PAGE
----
Go into the Preference menu and opening up the Protocols where you’ll find the known protocols that Wireshark decodes, see Figure 1:1. Move to the TCP and there’s the option to turn on “Analysis TCP sequence numbers”. In Figure 1:2 you see the results in packet with the sequence number changes from 1486019313 to 1.
When a TCP session is established, indicated with the SYN, SYN ACK, ACK packets, the first TCP packet contains both the common port and the ephemeral port, “meaning short lived” and sequence number. There are also Flags, Window Size, checksum and options, and we’ll review those in the future. TCP uses the sequence and acknowledgment numbers to track the receipt of data bytes. It’s a random number for the purpose to reduce the predictability of the next TCP connection’s sequence number.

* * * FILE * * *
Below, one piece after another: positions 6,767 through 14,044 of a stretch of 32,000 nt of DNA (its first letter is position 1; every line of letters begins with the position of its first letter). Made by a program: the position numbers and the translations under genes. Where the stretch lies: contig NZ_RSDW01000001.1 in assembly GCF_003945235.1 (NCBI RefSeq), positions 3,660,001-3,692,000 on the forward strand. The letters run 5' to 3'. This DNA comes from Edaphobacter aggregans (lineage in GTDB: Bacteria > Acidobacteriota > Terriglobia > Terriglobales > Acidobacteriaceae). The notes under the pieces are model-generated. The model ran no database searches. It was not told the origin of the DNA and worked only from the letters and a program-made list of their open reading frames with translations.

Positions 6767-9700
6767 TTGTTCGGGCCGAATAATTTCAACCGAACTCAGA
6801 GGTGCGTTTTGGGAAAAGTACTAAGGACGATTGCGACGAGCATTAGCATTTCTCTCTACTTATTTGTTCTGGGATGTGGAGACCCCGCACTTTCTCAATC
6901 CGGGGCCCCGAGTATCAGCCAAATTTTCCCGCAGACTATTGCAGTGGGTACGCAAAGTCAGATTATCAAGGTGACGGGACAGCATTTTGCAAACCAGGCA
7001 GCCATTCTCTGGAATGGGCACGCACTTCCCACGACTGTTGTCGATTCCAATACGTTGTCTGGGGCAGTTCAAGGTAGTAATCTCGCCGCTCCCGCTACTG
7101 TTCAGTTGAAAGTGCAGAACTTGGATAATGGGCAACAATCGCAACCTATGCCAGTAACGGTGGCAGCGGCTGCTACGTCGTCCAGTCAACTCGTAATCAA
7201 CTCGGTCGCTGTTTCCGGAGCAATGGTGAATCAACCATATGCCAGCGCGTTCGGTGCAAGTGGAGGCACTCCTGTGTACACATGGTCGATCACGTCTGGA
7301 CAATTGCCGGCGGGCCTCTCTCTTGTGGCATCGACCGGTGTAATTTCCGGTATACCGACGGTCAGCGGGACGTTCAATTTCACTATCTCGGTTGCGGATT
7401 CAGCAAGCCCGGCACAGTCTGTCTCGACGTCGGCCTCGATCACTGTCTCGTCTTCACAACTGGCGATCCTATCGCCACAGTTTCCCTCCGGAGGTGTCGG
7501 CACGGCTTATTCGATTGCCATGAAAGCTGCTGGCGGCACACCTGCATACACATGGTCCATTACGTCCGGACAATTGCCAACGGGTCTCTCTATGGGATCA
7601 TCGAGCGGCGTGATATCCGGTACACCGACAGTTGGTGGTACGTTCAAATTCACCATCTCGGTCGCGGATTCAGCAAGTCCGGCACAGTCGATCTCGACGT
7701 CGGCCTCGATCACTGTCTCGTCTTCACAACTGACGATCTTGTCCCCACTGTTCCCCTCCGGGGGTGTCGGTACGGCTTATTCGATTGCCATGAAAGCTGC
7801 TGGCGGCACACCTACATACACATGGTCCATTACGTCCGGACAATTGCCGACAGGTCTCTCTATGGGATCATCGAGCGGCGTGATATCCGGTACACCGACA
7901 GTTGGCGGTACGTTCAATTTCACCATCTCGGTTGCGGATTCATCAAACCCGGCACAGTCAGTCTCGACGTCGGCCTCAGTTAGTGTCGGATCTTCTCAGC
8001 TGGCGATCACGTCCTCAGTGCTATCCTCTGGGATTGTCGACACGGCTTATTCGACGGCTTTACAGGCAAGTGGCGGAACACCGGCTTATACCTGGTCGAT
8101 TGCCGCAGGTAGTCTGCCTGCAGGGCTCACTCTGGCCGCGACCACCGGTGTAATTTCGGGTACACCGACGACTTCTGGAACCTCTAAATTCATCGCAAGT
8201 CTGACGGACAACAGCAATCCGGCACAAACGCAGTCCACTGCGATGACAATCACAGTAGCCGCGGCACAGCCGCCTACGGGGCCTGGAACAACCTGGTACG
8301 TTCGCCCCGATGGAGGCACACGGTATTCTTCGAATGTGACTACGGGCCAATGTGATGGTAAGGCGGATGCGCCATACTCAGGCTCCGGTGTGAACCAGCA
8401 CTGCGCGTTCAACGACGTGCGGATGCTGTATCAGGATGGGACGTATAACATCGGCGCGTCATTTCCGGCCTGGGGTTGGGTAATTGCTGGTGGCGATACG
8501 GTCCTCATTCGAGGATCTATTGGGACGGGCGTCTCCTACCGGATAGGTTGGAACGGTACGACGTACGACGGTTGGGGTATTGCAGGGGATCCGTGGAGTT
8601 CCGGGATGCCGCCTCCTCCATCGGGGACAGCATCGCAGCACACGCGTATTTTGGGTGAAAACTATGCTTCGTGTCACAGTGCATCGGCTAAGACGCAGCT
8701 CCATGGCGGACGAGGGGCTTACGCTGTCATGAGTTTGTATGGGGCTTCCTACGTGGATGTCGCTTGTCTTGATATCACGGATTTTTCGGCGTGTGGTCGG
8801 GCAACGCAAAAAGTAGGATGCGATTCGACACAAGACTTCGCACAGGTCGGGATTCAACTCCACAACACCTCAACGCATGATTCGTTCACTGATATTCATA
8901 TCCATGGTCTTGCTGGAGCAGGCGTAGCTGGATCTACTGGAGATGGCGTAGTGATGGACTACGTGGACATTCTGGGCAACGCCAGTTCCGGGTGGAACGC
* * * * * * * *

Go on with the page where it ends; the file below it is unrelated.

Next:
So in Figure 1:1 in packet 3 the initial sequence number is 1486019312 the corresponding ACK the response in packet 4 is Seq=1486019313. Wireshark has created an easier way reducing the initial sequence number to ZERO. It makes is easier to track as you look through the packets in the trace file. In example Figure 1:2 viewing the same ACK and sequence number we see how much easier it is, with the Seq=0 and the Ack=1.
Figure 1:1 Wireshark Edit>Preference>Protocols>TCP (Analysis TCP sequence numbers)
Figure 1:2 Wireshark Edit>Preference>Protocols>TCP (Analysis TCP sequence numbers SELECTED)